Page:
Defrosting a chicken in the refrigerator is the best way to keep your family safe from salmonella and other food-borne illnesses. Microorganisms multiply rapidly at temperatures above 40 degrees F, so keeping chicken in the fridge while it defrosts prevents the growth of dangerous bacteria. If chicken's on your dinner menu, save time by sticking it in the fridge the day before. By dinnertime the next day, it'll be ready to cook.
Plan ahead. Small cuts of chicken will thaw fully in a day, but whole chickens require 24 hours or longer. However, you don't want to leave thawed chicken in the fridge for more than a couple of days.
Place frozen chicken in a plastic bag to prevent leaking and put it on the bottom shelf of the refrigerator.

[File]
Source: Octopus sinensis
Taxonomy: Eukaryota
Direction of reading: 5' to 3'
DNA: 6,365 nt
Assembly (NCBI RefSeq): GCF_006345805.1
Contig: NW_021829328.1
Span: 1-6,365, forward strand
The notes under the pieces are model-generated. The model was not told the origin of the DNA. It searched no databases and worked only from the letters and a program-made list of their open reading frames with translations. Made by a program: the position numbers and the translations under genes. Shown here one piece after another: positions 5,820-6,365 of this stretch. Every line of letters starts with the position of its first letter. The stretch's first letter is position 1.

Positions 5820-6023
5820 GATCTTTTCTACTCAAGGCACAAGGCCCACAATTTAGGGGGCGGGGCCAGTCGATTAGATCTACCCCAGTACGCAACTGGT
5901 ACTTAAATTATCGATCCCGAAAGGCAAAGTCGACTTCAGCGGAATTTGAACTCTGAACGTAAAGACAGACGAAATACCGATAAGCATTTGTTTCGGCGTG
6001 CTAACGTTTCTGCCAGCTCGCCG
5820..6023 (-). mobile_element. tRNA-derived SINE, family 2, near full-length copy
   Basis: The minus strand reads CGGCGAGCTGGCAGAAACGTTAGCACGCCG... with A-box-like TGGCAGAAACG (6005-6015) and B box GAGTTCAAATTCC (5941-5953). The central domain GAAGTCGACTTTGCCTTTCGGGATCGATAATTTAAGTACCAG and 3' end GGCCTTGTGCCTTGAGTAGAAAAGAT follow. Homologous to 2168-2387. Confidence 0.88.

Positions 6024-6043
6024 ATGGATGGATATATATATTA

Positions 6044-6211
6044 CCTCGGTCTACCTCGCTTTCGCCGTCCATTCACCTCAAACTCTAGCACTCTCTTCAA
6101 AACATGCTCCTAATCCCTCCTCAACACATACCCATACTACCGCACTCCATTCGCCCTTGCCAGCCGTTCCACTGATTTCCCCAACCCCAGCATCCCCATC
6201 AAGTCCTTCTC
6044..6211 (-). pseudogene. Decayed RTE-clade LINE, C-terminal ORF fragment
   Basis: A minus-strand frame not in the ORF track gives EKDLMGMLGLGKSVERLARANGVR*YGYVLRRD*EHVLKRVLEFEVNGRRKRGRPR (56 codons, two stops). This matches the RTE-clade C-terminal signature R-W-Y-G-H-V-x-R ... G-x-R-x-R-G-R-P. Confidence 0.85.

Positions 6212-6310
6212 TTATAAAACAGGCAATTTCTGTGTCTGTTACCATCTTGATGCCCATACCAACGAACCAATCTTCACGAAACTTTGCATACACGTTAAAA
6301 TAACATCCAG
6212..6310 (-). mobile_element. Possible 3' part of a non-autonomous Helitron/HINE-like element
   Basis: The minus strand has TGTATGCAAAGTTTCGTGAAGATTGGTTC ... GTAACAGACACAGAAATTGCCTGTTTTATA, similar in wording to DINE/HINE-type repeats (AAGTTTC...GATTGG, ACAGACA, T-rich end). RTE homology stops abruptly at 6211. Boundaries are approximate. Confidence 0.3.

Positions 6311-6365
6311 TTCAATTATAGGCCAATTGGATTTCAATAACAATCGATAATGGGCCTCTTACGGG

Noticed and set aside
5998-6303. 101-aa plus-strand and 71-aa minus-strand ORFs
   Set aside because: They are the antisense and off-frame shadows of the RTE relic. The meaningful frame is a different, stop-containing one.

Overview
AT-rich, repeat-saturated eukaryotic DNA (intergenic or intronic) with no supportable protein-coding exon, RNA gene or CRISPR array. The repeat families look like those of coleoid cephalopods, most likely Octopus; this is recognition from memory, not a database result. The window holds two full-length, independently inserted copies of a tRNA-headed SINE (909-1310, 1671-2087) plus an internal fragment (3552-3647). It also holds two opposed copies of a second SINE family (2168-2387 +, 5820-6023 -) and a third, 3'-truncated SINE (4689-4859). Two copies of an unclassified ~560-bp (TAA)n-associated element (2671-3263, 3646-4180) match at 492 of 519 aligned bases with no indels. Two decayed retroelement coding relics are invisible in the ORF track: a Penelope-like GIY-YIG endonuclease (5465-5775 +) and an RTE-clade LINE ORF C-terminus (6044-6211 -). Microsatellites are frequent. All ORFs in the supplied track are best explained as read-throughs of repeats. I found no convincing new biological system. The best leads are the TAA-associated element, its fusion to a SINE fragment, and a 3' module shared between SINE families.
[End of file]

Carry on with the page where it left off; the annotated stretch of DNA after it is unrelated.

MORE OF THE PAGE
Cook your chicken 12 to 36 hours after you put it in the fridge. Don't worry if it's still a little frozen; as long as you're cooking on the stove or in the oven, it's not dangerous to cook frozen chicken. However, frozen or partially frozen chicken takes longer to cook.
- Use a food thermometer while cooking to make sure your chicken dish reaches an internal temperature of 165 degrees F.
- You can also marinade chicken while it's thawing in the fridge for a quick, easy boost of flavor. Both oil-based and creamy salad dressings make excellent marinades. However, don't brush cooked chicken with marinade used on raw chicken.
- Never defrost chicken on the counter or in hot water -- bacteria grows rapidly at warm temperatures and could make you and your family sick. If you forget to defrost chicken ahead of time, defrost it in cold water or in the microwave or cook it frozen.
- To prevent cross-contamination, wash your hands and any surface that comes into contact with raw chicken in warm, soapy water.
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